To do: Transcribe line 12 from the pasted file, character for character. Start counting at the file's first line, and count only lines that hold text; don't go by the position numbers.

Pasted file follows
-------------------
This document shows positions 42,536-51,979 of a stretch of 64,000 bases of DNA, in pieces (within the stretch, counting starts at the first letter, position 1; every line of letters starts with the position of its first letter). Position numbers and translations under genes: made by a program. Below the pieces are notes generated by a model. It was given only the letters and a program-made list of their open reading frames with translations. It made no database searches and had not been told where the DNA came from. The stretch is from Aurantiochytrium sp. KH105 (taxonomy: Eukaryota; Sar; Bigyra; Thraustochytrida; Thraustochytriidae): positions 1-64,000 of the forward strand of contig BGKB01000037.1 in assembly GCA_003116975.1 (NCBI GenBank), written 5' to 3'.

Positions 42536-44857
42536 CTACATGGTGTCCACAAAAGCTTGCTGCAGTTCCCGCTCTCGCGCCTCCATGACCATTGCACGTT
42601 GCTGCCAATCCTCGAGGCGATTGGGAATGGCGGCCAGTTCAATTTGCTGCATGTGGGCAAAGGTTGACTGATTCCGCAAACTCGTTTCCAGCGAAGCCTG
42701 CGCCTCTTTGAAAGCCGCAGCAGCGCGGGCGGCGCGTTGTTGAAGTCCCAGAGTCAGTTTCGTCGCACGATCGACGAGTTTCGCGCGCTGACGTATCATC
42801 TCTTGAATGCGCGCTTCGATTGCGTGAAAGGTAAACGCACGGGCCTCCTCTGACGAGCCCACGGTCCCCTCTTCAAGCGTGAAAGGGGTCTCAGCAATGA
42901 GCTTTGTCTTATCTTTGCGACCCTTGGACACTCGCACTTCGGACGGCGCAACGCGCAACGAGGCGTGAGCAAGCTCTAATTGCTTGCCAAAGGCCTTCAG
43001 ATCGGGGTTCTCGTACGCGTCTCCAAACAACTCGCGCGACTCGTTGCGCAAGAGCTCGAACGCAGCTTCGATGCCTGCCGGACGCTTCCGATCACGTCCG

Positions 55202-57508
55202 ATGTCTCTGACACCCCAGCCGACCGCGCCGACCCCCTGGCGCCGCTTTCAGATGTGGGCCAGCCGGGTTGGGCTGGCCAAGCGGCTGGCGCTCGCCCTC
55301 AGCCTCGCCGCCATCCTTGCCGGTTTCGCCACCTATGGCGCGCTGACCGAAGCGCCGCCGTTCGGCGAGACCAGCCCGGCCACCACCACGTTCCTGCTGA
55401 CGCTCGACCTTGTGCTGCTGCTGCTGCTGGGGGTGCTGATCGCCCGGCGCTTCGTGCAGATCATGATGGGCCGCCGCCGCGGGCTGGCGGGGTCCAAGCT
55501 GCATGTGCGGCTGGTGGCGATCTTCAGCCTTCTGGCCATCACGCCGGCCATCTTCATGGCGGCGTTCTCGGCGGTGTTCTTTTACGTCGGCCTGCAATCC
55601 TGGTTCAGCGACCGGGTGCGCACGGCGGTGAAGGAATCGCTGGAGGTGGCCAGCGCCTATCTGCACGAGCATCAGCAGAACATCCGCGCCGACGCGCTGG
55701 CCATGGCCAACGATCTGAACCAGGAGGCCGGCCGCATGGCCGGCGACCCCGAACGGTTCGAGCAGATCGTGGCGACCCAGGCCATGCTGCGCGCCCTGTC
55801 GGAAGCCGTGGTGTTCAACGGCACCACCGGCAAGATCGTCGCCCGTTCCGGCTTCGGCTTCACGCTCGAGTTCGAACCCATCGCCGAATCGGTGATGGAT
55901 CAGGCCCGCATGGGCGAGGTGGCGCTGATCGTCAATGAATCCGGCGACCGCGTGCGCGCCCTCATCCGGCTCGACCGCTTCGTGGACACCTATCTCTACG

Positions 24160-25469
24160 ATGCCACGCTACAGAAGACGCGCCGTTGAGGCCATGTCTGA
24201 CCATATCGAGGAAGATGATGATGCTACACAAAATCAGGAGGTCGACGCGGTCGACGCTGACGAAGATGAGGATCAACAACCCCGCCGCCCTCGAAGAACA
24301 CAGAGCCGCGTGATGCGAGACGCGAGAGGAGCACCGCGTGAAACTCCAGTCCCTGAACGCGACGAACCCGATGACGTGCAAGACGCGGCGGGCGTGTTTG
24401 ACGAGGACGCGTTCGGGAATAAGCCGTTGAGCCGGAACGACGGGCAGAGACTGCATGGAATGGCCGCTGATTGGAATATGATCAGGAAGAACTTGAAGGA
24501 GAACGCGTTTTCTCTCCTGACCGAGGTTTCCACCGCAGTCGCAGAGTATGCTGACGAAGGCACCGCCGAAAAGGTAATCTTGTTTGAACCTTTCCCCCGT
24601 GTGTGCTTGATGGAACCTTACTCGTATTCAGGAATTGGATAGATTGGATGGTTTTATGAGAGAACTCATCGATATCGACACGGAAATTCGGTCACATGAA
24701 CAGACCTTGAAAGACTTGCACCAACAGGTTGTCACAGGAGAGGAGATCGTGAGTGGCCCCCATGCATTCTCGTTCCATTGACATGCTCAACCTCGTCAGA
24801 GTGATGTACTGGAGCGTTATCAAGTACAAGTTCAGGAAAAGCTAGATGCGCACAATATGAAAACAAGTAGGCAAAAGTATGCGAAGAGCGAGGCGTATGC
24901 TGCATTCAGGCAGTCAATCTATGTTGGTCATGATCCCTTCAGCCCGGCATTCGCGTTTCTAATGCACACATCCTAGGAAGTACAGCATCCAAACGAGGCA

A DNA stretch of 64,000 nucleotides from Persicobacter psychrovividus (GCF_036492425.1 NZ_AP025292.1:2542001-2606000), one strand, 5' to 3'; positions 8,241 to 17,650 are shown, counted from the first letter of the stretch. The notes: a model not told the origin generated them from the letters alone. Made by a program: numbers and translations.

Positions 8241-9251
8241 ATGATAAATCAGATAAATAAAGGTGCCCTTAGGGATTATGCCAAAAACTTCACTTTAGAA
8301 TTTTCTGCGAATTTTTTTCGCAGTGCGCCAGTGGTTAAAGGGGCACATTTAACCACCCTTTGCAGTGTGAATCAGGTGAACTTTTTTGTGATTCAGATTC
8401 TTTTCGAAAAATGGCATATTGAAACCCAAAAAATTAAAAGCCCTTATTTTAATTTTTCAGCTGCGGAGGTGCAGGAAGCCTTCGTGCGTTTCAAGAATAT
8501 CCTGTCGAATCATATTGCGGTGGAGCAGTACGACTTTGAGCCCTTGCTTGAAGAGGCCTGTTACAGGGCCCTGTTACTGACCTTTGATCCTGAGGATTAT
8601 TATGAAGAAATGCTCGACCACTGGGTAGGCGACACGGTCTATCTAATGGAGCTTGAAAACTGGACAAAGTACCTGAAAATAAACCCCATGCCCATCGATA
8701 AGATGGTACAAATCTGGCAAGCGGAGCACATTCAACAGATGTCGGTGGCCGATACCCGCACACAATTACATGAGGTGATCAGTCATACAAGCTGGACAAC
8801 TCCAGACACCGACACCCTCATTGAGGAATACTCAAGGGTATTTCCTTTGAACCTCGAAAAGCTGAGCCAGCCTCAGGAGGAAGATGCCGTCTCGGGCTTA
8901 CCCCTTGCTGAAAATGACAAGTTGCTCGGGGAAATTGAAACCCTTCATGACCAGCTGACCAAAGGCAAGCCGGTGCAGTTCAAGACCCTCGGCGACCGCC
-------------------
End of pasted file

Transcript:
55401 CGCTCGACCTTGTGCTGCTGCTGCTGCTGGGGGTGCTGATCGCCCGGCGCTTCGTGCAGATCATGATGGGCCGCCGCCGCGGGCTGGCGGGGTCCAAGCT